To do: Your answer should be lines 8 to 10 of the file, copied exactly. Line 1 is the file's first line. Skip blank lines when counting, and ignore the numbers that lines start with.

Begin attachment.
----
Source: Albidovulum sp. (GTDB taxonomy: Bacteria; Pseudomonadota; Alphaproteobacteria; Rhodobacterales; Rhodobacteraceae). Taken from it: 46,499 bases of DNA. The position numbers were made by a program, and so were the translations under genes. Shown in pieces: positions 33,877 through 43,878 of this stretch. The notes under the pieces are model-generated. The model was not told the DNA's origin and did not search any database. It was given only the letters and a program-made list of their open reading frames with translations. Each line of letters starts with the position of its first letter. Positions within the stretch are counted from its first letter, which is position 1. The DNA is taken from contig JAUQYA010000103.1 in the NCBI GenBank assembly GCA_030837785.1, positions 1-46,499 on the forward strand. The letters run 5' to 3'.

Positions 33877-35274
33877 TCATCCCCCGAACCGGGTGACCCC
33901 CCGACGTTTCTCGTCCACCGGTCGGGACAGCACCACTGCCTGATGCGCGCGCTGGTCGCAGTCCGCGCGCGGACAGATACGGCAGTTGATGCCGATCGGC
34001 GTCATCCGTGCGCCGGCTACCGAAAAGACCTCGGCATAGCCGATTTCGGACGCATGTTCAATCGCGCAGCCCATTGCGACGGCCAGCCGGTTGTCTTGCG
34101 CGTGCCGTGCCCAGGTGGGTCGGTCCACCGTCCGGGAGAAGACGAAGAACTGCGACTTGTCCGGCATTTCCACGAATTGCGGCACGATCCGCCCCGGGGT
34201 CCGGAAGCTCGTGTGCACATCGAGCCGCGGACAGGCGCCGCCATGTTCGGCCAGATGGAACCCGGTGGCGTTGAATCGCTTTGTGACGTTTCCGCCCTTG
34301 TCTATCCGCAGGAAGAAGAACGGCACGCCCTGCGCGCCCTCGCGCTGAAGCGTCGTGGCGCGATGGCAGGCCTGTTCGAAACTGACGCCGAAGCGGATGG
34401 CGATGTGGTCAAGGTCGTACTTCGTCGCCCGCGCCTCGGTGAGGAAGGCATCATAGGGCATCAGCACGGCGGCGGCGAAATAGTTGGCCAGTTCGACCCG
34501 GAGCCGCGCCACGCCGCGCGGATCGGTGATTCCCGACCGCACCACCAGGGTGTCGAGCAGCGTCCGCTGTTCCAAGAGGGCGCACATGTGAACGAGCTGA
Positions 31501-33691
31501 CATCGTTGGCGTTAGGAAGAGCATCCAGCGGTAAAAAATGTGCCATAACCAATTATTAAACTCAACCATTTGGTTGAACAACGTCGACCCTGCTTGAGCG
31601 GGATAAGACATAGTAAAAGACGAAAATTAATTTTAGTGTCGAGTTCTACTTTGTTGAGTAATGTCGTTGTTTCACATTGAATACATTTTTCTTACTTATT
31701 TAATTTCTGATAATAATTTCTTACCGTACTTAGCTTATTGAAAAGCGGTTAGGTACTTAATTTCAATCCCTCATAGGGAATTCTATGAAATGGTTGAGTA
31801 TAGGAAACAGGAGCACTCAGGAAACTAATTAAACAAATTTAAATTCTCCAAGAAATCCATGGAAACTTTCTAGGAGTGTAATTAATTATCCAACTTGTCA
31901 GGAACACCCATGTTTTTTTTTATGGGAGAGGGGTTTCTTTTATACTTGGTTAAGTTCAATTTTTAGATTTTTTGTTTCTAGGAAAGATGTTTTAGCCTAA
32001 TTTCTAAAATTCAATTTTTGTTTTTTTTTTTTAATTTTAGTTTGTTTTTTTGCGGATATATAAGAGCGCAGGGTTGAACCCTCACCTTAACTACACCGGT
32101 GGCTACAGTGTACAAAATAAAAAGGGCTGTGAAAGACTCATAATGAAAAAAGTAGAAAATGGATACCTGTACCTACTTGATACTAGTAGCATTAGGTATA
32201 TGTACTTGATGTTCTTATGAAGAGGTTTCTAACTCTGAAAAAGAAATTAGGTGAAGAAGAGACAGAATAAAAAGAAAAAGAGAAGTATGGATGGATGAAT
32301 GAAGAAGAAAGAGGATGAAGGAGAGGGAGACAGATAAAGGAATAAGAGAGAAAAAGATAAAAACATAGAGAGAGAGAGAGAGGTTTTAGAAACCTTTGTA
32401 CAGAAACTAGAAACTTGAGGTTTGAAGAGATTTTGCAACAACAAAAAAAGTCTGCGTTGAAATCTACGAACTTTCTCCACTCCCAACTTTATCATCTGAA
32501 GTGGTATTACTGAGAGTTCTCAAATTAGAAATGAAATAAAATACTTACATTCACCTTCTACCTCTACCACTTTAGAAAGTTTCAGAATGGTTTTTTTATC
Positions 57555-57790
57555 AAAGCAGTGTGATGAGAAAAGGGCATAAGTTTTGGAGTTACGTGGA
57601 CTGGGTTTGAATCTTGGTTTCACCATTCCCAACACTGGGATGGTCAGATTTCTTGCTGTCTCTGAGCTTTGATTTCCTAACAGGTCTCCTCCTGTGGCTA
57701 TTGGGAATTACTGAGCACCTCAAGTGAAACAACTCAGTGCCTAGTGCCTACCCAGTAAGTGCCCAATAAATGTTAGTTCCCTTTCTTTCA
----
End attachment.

34301 TCTATCCGCAGGAAGAAGAACGGCACGCCCTGCGCGCCCTCGCGCTGAAGCGTCGTGGCGCGATGGCAGGCCTGTTCGAAACTGACGCCGAAGCGGATGG
34401 CGATGTGGTCAAGGTCGTACTTCGTCGCCCGCGCCTCGGTGAGGAAGGCATCATAGGGCATCAGCACGGCGGCGGCGAAATAGTTGGCCAGTTCGACCCG
34501 GAGCCGCGCCACGCCGCGCGGATCGGTGATTCCCGACCGCACCACCAGGGTGTCGAGCAGCGTCCGCTGTTCCAAGAGGGCGCACATGTGAACGAGCTGA